Flickr album is packed to the rafters with images; you run your own website, a blog as well as a ‘collective’ blog; you’ve been busy with exhibitions and more; plus you even keep at least one daily illustration journal/blog thingie that keeps everyone posted about your (mostly) boring existence! How do you manage all of that without just passing out from exhaustion? Because if it’s owing to your brand of coffee, I want to know so I can order some, too!
Actually, I think I was slightly burned out at the start of this year.

You see, I was kind of running on adrenaline all of last year. It was my first full year of full-time freelancing and I suppose I just wanted to get as much done as possible! Having said that, I do draw pretty quickly, which enables me to get a lot of stuff – well, personal work at least, not necessarily client work – done in a short space of time.

However, I was starting to find at the end of last year that I was spending less time drawing and more time just doing administrative stuff like packaging shop orders! In fact, around Christmas, I was having a hard time finding time to draw because I was always at the Post Office. I even got quite ill from overworking myself! So to help ease the pressure, I’ve decided to close my etsy shop for a while. It’s pretty difficult to run an on-line shop AND be a freelancer.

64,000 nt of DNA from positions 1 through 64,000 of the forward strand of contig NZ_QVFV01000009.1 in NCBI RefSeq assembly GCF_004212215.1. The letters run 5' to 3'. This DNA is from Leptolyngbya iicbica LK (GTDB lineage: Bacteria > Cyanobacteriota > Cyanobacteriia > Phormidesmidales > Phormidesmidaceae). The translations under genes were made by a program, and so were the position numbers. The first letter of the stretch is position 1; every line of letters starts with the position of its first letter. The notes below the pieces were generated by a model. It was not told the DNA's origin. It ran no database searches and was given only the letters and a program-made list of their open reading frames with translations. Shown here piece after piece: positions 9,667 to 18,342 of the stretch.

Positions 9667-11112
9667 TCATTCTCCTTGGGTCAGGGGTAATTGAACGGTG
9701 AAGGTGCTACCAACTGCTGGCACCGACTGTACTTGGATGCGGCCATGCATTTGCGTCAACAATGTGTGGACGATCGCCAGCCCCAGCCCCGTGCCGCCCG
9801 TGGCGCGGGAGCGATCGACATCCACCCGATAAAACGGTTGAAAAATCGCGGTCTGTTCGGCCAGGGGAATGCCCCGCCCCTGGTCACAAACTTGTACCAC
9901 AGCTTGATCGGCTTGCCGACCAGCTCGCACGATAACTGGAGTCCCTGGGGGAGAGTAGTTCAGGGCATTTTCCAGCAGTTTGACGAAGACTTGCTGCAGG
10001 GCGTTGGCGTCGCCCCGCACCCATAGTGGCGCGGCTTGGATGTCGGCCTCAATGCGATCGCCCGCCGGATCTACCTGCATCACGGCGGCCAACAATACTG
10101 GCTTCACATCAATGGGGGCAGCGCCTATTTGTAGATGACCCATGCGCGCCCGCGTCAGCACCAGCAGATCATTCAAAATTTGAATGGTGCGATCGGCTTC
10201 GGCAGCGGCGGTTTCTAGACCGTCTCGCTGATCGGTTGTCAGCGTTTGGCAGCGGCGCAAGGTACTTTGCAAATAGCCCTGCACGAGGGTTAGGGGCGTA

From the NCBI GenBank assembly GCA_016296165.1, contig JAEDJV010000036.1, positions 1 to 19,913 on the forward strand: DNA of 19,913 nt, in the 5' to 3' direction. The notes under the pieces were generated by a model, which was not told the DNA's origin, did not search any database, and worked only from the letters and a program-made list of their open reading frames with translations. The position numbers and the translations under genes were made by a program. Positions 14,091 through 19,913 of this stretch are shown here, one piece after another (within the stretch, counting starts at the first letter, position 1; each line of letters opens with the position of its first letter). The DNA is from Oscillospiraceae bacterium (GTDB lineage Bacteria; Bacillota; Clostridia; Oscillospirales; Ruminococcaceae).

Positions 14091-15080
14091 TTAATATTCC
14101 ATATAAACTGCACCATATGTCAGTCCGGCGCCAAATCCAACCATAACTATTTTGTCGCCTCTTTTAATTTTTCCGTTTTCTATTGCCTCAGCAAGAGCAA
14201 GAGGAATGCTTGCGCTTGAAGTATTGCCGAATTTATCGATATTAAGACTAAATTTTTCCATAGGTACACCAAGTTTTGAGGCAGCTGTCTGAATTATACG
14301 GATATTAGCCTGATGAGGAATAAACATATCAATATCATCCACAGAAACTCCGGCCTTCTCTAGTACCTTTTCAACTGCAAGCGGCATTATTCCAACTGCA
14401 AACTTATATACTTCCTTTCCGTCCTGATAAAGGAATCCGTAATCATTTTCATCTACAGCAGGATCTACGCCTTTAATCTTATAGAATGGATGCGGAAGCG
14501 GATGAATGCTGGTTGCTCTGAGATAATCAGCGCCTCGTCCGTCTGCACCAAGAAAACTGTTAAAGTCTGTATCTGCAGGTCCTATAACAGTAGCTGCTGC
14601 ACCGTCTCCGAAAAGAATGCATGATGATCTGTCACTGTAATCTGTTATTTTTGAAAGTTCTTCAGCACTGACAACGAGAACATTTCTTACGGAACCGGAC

I’m hoping that this year I have more time to work on my illustrations and to just doodle in my sketchbook. I’ve always been a kind of workaholic, so I’m going to take more time out for myself this year. I think that time out will provide more inspiration and experiences for my work, anyway.

I do have really good coffee though! It’s a Peruvian roast from my favourite local café.

Concerning your ‘daily’ life and even ‘what I wore today’ illustrations, what is the impetus behind the ‘diary’ work (did we get both of those right? No, dialy dairy?)? Are you just making sure to stretch your illustrative muscles once a day or is this more of a kind of ‘endurance art’ project for you?
It’s really just a way to process my day. I tend to focus so hard on work during the day that I need to doodle to relax a bit. It doesn’t have to be a diary, but I enjoy drawing them.

I also have a pretty bad memory, so it’s a way of keeping track of the things I’ve done, too. I’ve been doing something similar since I was a teenager (although unfortunately those diaries have not survived).

It’s also in large part because I am an introvert. I think this helps me in fact process my thoughts by writing and drawing.

Continued in
Part 2